Type I IFNs (IFN-α and IFN-β) exert their effects through the JAK-STAT signaling pathway (9). Upon binding of IFN-α to its cell surface receptor (IFNAR), the receptor-associated tyrosine kinases JAK1 and TYK2 become activated and phosphorylate tyrosines on the cytoplasmic tails of IFNAR chains 1 and 2. The phosphorylated receptors provide specific docking sites for STAT1, -2, and -3. STATs are activated at the receptor-kinase complex by tyrosine phosphorylation (17, 50). Activated STATs dissociate from the receptor and translocate to the nucleus, where they act as transcription factors binding to specific regions in the promoters of ISGs (19). In response to IFN-α, STAT1-STAT2 heterodimers combine with IFN regulatory factor 9 (IRF9) to form the transcription complex ISGF3, which binds to IFN-stimulated response elements (ISREs) within the promoters of ISGs (15). IFN-α also activates homo- and heterodimers of STAT1 and STAT3, which bind to gamma-activated sequence (GAS) response elements (8).
The activation of the JAK-STAT pathway is tightly controlled by several negative regulatory mechanisms. SOCS1 and SOCS3 prevent STAT activation by inhibiting JAKs (25). Further downstream, the protein inhibitor of activated STAT 1 binds to hypomethylated STAT dimers and inhibits STAT-DNA interaction (30, 40, 49). STATs are deactivated by the nuclear phosphatase TC-PTP, followed by nuclear export (53). Recently, ubiquitin-specific peptidase 18 (USP18/UBP43) has been described as negative regulator in type I IFN signaling. USP18/UBP43 was originally identified as a protease cleaving ubiquitinlike modifier ISG15 from target proteins but was recently found to play a negative regulatory role independently of its ISG15-deconjugating ability (31, 33). By the use of molecular, biochemical, and genetic approaches, Malakhova et al. demonstrated that UBP43 specifically binds to the IFNAR2 receptor subunit and inhibits the activity of receptor-associated JAK1 by blocking the interaction between JAK1 and the IFN receptor (35). UBP43-deficient mice show a severe phenotype characterized by brain cell injury, poly(I-C) hypersensitivity, and premature death (36, 46). Interestingly, they are resistant to otherwise fatal cerebral infections with lymphocytic choriomeningitis virus and vesicular stomatitis virus (45) and have substantially lower hepatitis B virus DNA levels in a mouse model of acute hepatitis B (22). Importantly, USP18/UBP43 is elevated in livers of future nonresponders to pegIFN-α therapy (5, 47). Moreover, USP18/UBP43 silencing in cells with a replicating chimeric HCV genome results in deregulation of STAT1 signaling and potentiation of IFN′s ability to inhibit HCV-RNA replication (43).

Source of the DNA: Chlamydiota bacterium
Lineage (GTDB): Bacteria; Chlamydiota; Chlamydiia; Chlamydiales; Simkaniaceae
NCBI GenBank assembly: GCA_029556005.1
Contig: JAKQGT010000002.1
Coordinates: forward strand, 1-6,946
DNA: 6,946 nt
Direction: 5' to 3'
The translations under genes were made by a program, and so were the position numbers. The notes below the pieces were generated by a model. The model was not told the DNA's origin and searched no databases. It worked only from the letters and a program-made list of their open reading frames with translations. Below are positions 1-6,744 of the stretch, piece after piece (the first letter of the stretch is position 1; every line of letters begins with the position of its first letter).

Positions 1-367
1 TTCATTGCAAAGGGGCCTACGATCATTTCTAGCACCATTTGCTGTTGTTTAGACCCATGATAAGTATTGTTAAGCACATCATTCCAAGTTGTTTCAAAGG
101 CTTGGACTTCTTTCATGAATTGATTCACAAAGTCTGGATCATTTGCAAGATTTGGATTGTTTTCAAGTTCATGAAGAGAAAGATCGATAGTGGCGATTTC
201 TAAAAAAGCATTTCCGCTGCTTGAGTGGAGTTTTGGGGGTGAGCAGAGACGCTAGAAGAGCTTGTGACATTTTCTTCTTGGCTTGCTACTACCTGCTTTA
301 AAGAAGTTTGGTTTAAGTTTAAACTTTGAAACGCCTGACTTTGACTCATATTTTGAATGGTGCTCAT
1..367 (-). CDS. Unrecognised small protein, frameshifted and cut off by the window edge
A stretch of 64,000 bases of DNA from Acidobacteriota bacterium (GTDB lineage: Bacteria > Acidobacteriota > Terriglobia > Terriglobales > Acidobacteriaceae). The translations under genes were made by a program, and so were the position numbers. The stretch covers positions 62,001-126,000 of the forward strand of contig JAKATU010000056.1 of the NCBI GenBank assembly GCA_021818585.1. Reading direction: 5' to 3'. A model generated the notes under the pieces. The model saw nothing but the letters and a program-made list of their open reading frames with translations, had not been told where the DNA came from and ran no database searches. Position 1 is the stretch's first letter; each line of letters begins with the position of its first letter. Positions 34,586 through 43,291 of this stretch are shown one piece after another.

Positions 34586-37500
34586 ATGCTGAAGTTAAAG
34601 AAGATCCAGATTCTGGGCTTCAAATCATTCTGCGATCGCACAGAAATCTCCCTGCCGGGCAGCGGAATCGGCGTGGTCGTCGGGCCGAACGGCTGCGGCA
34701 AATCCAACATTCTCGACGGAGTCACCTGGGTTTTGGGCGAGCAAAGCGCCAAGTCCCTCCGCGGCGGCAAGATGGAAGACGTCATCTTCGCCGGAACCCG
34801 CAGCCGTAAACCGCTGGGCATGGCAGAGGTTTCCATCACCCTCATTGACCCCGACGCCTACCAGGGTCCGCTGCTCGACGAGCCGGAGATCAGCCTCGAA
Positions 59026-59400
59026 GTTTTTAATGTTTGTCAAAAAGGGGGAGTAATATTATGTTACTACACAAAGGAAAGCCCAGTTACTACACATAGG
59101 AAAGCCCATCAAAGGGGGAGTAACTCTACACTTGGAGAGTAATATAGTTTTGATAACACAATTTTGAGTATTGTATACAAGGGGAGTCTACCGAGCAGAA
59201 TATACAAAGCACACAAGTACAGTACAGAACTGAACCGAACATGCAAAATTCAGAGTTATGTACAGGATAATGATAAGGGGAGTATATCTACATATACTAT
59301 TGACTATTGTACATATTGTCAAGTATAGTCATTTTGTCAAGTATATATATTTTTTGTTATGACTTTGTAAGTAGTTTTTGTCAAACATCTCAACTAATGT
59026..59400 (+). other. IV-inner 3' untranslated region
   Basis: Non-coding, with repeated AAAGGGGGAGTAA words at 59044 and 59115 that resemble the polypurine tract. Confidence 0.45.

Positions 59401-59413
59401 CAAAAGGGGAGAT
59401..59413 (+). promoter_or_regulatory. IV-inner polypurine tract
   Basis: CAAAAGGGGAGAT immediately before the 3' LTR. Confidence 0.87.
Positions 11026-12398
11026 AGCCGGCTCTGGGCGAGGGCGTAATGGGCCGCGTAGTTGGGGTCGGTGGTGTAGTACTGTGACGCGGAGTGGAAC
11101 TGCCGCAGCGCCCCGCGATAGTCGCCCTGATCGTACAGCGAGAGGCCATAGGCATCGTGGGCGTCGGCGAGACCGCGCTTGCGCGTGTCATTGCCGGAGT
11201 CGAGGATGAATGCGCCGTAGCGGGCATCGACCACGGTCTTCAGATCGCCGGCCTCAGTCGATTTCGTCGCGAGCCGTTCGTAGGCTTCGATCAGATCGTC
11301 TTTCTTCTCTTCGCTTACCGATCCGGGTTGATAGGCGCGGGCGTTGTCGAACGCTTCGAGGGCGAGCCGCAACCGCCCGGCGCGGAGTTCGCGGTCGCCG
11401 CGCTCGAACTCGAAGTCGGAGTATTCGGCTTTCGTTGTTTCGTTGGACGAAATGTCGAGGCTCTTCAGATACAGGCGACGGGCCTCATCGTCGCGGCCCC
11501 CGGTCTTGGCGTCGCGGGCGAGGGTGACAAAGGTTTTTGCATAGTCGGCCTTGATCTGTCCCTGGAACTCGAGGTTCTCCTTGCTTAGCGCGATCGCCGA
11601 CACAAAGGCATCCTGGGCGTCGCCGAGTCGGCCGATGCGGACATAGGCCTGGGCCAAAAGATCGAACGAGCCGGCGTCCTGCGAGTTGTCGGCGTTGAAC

To investigate the sensitivity of the liver during prolonged exposure to therapeutic concentrations of IFN-α, we treated mice repeatedly with subcutaneous (s.c.) injections of IFN-α and investigated IFN-α signaling in liver extracts. We report here that liver cells in vivo become refractory within hours after the first injection of IFN-α. The negative regulators of IFN-α signaling, SOCS, were found to be responsible for the early inhibition of STAT phosphorylation within the first 2 to 4 h but not for the long-term refractoriness. Rather, a long-lasting upregulation of USP18/UBP43 was found to cause unresponsiveness to prolonged IFN-α exposure. In the absence of USP18/UBP43, even a strong upregulation of SOCS1 did not prevent activation of STAT1 and STAT2.
Taken together, our results demonstrate a refractoriness of IFN-α signaling in vivo, and indicate that USP18/UBP43 plays a crucial role in the long-term desensitization of this signal transduction pathway in the mouse liver. Our findings have implications for the treatment of patients with CHC. Strategies aimed at restoring sensitivity to IFN-α, by targeting the upregulation of USP18/UBP43 in liver cells, could increase the efficacy of IFN-α therapies.